- James Madison to James Monroe, February 10, 1820, "It appears to me as it does to you, that a coupling of Missouri with Maine, in order to force the entrance of the former thro' the door voluntarily opened to the latter is, to say the least, a very doubtful policy..." [Transcription]
- James Madison to James Monroe, February 23, 1820, "The pinch of the difficulty in the case stated seems to be in the words "forever," coupled with the interdict relating to the Territory N. of L 36° 30'. If the necessary import of these words be that they are to operate as a condition on future States admitted into the Union, and as a restriction on them after admission, they seem to encounter indirectly the argts. which prevailed in the Senate for an unconditional admission of Missouri." [Transcription]
Search Madison's Papers to find additional letters discussing the Missouri Compromise.
The James Monroe Papers
The James Monroe Papers at the Manuscript Division of the Library of Congress consist of approximately 5,200 items dating from 1758 to 1839. Monroe (1758–1831) was the fifth president of the United States, and one of 23 presidents whose papers are at the Library of Congress.
- President James Monroe's notes, February 13, 1820, on the Missouri Compromise, "The idea was that if the whole arrangement, to this effect, could be secured, that it would be better to adopt it, than break the union. Neither did Mr. Barbour, nor any other person alluded to, favor this, but to save the union, believing it to be in imminent danger."
- Thomas Jefferson to James Monroe, March 3, 1820, "I am indebted to you for your two letters of Feb. 7. & 19. this Missouri question by a geograpical line of division is the most portentous one I have ever contemplated. King is ready to risk the union for any chance of restoring his party to power and wriggling himself to the head of it. nor is Clinton without his hopes nor scrupulous as to the means of fulfilling them. I hope I shall be spared the pain of witnessing it either by the good sense of the people, or by the more certain reliance; the hand of death. on this or that side of the Styx I am ever and devotedly yours." [Transcription]
Thomas Jefferson Papers at the Library of Congress
The complete Thomas Jefferson Papers from the Manuscript Division at the Library of Congress consists of approximately 27,000 documents.
- Thomas Jefferson to William Short, April 13, 1820, "...the Missouri question aroused
and filled me with alarm...I have been among the most
sanguine in believing that our Union would be of long
duration. I now doubt it much..." [Transcription]
- Thomas Jefferson to John Holmes, April 22, 1820, "I thank you, Dear Sir, for the copy you have been so kind as to send me of the letter to your constituents on the Missouri question. it is a perfect justification to them. I had for a long time ceased to read newspapers or pay any attention to public affairs, confident they were in good hands, and content to be a passenger in our bark to the shore from which I am not distant. but this mementous question, like a fire bell in the night, awakened and filled me with terror. I considered it at once as the knell of the Union. it is hushed indeed for the moment. but this is a reprieve only, not a final sentence." [Transcription]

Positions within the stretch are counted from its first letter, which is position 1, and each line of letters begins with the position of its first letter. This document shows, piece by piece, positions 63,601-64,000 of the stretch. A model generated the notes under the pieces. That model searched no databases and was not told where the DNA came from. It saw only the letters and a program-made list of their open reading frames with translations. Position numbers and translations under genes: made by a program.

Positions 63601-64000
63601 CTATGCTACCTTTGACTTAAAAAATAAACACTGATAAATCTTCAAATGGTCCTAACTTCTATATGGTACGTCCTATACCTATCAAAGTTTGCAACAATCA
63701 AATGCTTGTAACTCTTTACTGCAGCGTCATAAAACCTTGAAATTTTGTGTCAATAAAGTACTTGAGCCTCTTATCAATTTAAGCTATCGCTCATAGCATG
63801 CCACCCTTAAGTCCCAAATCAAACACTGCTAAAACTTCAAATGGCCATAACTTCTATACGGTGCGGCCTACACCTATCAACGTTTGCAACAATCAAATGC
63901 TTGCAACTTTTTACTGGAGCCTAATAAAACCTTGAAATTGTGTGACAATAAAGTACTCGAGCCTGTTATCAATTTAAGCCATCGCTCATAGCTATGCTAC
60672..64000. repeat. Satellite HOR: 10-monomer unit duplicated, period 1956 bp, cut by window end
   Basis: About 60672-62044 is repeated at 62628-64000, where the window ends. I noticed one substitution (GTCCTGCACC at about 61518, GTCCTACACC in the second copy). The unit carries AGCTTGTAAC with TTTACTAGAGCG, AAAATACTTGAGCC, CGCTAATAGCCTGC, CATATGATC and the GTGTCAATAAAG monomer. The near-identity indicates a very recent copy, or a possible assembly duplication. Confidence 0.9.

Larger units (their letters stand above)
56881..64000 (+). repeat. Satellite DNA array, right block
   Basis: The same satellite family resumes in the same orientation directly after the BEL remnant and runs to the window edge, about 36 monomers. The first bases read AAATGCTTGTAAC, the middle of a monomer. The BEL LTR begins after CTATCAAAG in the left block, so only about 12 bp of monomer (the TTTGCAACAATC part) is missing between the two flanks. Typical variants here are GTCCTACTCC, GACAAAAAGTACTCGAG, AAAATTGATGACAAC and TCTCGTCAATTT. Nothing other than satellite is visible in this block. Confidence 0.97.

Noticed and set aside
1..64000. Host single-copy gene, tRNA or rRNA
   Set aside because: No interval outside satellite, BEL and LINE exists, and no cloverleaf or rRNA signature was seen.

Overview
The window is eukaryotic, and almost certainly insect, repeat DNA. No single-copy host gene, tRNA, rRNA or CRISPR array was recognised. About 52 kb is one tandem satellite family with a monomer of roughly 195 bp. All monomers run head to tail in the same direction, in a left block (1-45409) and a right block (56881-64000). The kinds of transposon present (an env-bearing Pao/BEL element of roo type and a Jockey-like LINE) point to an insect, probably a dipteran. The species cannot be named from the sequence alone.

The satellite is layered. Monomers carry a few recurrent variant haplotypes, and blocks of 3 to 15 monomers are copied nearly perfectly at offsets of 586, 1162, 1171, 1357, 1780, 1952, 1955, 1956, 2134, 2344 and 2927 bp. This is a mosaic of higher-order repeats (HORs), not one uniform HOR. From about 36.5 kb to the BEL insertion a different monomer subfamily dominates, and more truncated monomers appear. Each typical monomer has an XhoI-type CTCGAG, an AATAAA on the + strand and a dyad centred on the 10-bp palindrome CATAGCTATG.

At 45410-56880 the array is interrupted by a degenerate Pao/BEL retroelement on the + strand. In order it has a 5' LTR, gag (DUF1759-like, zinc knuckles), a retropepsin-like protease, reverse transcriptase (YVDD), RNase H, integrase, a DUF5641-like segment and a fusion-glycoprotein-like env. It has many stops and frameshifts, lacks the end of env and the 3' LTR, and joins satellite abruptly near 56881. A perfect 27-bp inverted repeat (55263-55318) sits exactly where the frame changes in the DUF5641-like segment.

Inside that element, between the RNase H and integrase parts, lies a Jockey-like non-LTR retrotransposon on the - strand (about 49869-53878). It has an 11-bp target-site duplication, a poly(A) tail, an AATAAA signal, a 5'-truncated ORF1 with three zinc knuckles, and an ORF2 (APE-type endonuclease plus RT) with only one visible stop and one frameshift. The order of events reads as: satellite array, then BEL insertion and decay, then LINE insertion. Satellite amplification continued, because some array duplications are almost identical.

Papers to find additional letters discussing the Missouri
Back in Time: Missouri Became the 24th State, August
This exhibition focuses on the legacy of Thomas Jefferson--founding
father, farmer, architect, inventor, slaveholder, book
collector, scholar, diplomat, and the third president
of the United States. A section on the
West contains another copy
of the letter in which Jefferson writes that the
Missouri question, "like a fire bell in the night,
awakened and filled me with terror. I considered it at
once as the knell of the Union."
Maine became the twenty-third state on March 15, 1820.
Missouri entered the Union as the twenty-fourth state
on August 10, 1821.
Documents, Missouri Compromise, National Archives
and Records Administration
Missouri Compromise, The Lehrman Institute
The Missouri Compromise, ushistory.org
Fehrenbacher, Don E. The South and
Three Sectional Crises.
Baton Rouge: Louisiana State University Press, 1980. [Catalog
Robert Pierce. The Missouri Compromise
and Its Aftermath: Slavery & the Meaning of America.
Chapel Hill : University of North Carolina Press, 2007. [Catalog
Moore, Glover. The Missouri Controversy,
Mass.: P. Smith, 1967. [Catalog
Shoemaker, Floyd Calvin. Missouri's
Struggle for Statehood, 1804-1821. New York: Russell & Russell, 1969. [Catalog
Burgan, Michael. The Missouri Compromise. Minneapolis: Compass Point Books, 2006. [Catalog
Gold, Susan Dudley. The Missouri Compromise. New York: Marshall Cavendish Benchmark, 2011. [Catalog
Hinton, KaaVonia. To Preserve the Union: Causes and Effects of the Missouri Compromise. North Mankato, Minn.: Capstone Press, 2014. [Catalog
Lanier, Wendy. What Was the Missouri Compromise?: And Other Questions About the Struggle Over Slavery. Minneapolis: Lerner Publications, 2012. [Catalog